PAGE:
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Pose of the Month July:
Tiger in the tree

Rest your body like a tiger in the tree, a very supported childpose. Create the height you need to be absolutely comfortable.

Imagine being the tiger relaxing in the tree.

After the gentle opening of the front of the body, last month with mountain brook, we’ll switch to opening the back body in Tiger in the tree, the yin version of childspose. Also a very nice pose to restore in, if you can make yourself comfortable. For some people, especially with discomfort around the knees, getting comfortable in this pose can be a challenge, but I think it’s worth it. You might need many more props and a bit more creativity that I show in the picture below. Just imagine the relaxed and lazy look of a tiger resting in a tree and figure out how to become the tiger :).

restorative pose tiger in the tree

How to practice
Tiger in the tree:

Sit on your lower legs with knees apart and big toes together. If this is uncomfortable for your knees, there are several options. You can place blankets/meditation pillow etc, below your seat to release the pressure around the knees to a height that is comfortable. You can also place a tightly folded towel or yogastrap behind your knees to create some space around the kneejoint. If there’s discomfort around the ankles, use a small rolled up towel below your ankles to decrease the stretch.

Place your bolster (or 2-3 stacked blankets) lengthwise between your knees. You can also add 1 or 2 folded blankets on top of the bolster and over your upperlegs, up to the fold of your hips. This way the belly will be fully supported when you fold forward towards a wide kneed supported childspose aka tiger in the tree. The blanket(s) can also help to decrease any strain around the hips. If you have your seat elevated, you can also place 2 bolsters and /or blankets to create a height where your head is at about equal height as your hips.

Be comfortable and enjoy!

Make sure that all the support is high enough so that you can totally relax. Then you can fold forward and arrive in the pose. If you’d like you can place eyepillows on your (lower)back, to help you bring your awareness there during the practice.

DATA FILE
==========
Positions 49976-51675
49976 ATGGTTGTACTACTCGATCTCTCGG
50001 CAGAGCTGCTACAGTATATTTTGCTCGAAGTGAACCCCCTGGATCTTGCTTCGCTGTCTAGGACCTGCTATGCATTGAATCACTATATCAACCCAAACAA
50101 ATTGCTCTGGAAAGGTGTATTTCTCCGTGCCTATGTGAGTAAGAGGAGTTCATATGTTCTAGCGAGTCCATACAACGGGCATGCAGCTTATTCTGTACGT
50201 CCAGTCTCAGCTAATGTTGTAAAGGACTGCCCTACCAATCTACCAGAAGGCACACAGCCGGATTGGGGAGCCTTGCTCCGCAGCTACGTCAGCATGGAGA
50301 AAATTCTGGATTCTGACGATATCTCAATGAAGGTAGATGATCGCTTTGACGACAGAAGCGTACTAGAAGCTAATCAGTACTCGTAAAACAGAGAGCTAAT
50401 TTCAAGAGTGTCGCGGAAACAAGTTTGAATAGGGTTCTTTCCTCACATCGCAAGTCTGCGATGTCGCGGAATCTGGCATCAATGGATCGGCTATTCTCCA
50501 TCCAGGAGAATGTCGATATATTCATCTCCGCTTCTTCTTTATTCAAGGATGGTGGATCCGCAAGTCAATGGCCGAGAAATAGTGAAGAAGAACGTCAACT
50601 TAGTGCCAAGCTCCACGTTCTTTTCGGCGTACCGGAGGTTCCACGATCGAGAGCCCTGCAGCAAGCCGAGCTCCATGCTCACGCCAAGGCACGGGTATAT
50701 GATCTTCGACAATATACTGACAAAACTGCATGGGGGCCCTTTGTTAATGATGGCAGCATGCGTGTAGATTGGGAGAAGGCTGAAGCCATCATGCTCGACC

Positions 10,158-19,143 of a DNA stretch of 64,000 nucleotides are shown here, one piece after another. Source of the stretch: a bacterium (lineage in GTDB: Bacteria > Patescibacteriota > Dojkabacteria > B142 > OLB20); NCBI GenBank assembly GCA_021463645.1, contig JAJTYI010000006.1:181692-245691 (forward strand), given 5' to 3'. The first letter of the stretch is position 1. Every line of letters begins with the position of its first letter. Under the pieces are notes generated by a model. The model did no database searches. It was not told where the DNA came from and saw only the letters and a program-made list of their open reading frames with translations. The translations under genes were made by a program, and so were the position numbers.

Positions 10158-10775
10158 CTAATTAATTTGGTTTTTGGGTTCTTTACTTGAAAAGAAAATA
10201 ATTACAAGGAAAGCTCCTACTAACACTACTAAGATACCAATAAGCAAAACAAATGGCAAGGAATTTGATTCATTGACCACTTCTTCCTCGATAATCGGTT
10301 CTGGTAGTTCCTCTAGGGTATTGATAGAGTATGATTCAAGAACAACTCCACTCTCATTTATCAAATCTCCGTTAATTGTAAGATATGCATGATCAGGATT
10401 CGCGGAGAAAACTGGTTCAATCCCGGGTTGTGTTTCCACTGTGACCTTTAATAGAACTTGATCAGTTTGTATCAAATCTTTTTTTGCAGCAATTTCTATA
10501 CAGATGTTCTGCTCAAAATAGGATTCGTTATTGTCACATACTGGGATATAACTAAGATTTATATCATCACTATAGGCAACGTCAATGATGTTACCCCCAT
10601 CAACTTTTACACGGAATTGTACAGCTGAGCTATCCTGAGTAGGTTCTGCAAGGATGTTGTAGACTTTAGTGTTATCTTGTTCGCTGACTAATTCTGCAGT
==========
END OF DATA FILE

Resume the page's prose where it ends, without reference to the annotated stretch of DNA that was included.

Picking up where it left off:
If you don’t manage to find a comfortable position you can practice sleeping dog. In sleeping dog you also are face down supported, but without bent legs.

Allow the body to yield into the support and bring your attention towards your breath. Notice the movement. The front of the body expanding, pressing into the support and the back of the body expanding as you inhale. The softening of the body as you exhale. Stay in the pose for 5-20 minutes. Make sure that you turn you head to face the opposite direction halfway through the time in the pose. Keep your chin in towards your chest as you turn your head, to make sure that the neck stays long. Notice the movement of the spine as you breathe. The movement from the tailbone all the way up to head. Feel the differences between each breath.

When the time has come to get out of the pose, slowly push yourself up, with support of your hands, to a seated position. Take a few breaths to experience the change of the form of your body and the effect on the breath. Continue with your day.

If you enjoy these kinds of practices, check out my online self-guided journeys. I’ve recorded The Art of Not-Doing restorative packs for you. With these packs you can chose which 20 min restorative practice you want to practice. It also included separate audios with a different guidance once you’re in the pose, to vary the practice.
You can find them here in the shop.